Qadree Ollison spent the NFL draft doing what he’s always done when the league conducts its annual selection meeting.
He watched. In fact, the Atlanta Falcons running back and Niagara Falls native made it an event.
He and his friends followed so closely that they tried to guess each team’s pick before the selection based on team needs. They also did their own mock drafts, a project Ollison said he aced.
“I had the best one,” he said via phone from Atlanta on Tuesday.
Of course, testing prognosticating skills is just part of the reason Ollison watches the draft.
“It’s always motivated me, seeing people reach their lifelong dream,” said Ollison, a former Canisius High School star and 2012 Buffalo News Co-Player of the Year. “I just enjoy rooting for everybody in that situation.”
The University of Pittsburgh product had folks rooting for him last year. His call came during the fifth round when the Falcons selected him No. 152 overall on the third day of the draft.
“That’s all I was thinking about,” Ollison said. “I just kept saying to myself a year ago … 'I really got drafted.' It was crazy. It was a real-life realization moment.”
It led to more moments for Ollison, including making the Falcons’ 53-man roster out of training camp and scoring his first NFL touchdown on his first carry.
Ollison showed promise during his rookie campaign, as he was used mostly in short yardage situations. He rushed 22 times for 50 yards and four touchdowns. He earned 56 snaps on offense and 98 on special teams, according to Pro Football Reference. He was inactive for the Falcons’ first eight games.
He made his debut Nov. 10 against New Orleans. He scored on his first carry a week later in a 29-3 win over Carolina. Three of his four touchdowns came in victories. In six of the Falcons' seven wins, Ollison was active on game day.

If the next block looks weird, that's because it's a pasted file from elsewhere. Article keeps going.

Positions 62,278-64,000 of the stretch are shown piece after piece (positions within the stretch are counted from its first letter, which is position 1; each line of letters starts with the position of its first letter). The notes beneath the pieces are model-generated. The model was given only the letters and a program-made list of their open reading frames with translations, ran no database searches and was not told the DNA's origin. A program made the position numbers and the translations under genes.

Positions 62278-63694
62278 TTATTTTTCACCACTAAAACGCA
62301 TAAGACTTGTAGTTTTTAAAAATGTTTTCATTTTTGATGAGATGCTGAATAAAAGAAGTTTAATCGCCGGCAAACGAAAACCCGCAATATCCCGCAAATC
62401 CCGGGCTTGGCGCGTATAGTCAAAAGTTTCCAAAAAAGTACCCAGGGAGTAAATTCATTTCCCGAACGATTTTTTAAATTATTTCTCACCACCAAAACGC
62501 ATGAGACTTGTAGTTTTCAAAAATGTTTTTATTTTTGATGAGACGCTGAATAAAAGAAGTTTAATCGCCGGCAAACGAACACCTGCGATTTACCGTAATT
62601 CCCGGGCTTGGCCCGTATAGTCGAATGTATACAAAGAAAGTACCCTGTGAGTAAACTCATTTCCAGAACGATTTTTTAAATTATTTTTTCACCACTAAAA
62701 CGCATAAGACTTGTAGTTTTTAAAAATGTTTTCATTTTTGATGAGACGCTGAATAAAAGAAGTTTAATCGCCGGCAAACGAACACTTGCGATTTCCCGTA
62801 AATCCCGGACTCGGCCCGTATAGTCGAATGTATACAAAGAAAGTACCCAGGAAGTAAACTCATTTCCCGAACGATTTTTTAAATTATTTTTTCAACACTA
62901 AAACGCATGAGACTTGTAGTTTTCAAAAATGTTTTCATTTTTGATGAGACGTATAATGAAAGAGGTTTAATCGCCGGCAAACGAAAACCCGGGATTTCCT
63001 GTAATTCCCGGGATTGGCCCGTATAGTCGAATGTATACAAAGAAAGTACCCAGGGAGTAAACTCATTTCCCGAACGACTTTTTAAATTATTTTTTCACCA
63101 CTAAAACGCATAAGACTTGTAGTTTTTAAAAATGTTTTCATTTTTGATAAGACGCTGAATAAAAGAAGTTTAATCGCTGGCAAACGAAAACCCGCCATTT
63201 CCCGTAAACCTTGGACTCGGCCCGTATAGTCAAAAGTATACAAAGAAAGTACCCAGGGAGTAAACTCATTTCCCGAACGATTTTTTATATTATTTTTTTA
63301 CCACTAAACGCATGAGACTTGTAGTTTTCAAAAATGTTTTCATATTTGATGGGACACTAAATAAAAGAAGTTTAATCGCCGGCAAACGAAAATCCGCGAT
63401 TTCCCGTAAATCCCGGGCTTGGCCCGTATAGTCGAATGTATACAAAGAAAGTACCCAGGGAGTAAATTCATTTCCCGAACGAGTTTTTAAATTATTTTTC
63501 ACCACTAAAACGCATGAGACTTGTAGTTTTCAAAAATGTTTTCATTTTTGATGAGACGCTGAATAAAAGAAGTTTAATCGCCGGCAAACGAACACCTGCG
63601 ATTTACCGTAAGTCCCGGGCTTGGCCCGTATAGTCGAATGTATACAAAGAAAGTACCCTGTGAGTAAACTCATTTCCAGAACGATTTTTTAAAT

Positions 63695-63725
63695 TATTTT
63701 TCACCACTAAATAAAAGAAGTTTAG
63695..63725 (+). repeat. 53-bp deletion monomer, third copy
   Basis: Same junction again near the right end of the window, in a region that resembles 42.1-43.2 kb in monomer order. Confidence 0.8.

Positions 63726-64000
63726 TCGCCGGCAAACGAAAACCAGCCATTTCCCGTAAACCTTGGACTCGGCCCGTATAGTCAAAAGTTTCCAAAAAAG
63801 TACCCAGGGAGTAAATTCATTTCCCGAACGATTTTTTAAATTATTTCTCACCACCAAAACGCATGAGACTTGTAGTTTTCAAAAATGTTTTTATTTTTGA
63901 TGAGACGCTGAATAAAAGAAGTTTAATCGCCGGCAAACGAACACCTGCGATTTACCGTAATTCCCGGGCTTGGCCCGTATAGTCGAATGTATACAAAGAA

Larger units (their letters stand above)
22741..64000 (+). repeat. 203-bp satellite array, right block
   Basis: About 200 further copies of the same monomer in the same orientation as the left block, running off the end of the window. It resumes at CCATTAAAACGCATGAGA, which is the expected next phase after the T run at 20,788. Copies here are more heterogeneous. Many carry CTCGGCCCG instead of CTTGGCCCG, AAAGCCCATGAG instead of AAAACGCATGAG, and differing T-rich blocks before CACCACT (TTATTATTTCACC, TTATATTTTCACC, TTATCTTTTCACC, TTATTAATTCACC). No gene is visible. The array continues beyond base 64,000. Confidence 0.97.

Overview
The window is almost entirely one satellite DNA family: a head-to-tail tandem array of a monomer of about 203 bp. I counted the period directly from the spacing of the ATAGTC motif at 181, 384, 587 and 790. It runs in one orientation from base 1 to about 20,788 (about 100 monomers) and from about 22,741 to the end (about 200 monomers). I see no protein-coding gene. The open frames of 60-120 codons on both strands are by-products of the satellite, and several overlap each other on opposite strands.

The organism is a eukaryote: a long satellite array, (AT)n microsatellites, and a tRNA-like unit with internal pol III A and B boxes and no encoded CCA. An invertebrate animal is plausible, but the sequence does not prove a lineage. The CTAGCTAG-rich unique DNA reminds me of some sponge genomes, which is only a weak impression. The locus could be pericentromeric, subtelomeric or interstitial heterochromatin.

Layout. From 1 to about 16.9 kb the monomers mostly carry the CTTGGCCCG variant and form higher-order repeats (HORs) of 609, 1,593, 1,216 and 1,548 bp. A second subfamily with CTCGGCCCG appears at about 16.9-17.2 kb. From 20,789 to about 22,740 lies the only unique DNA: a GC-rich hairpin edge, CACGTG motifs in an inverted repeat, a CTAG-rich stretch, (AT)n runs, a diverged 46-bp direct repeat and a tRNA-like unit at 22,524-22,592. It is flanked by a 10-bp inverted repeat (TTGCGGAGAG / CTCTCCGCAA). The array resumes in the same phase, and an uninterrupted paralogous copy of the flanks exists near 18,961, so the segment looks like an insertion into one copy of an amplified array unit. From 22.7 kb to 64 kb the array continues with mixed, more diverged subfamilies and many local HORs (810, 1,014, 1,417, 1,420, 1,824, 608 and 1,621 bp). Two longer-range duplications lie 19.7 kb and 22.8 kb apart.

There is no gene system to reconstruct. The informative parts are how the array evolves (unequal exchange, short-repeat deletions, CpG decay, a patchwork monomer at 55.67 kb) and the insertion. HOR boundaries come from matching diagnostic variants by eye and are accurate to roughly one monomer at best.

“I think the first year was a good year,” he said. “I learned a lot just getting to sit and watch. When I got my opportunity, I made the most of it. …. Started slow and finished strong.”
Ollison wants to build on that finish. Usually organized team activities provides young players with a chance to start that process, showing coaches the improvement they’ve made. But this offseason is different because of the Covid-19 pandemic.
Teams are conducting virtual OTAs, which allow teams to meet and review or add to the playbook via Zoom video meetings. Players work out on their own with guidance from team trainers.
“If you’re not on the field, you can’t really show it (your improvement),” Ollison said. “Staying in shape is all you can do right now.
“Everybody wants to play football. … You just miss it. You miss being in the same meeting room and weight room with everyone.”
Ollison plays for the Falcons, but he has a message for Bills Mafia. They’re going to love cornerback Dane Jackson.
The Bills selected Ollison’s former Pitt teammate, who comes from Coraopolis, a small town 16 miles from the Steel City, in the seventh round.
“I think he’s going to have a long career,” Ollison said. “He’s smart, tall and athletic. You don’t really see those type of corners. I think he’s going to be a great special teams player, too.”
Ollison and Jackson crossed paths on more than one occasion in practice while in college.
“He’s a good tackler,” Ollison said. “He’s a good kid. He’s going to be a great teammate. He’s a hard worker from a blue-collar town. He’s just an overall good person.”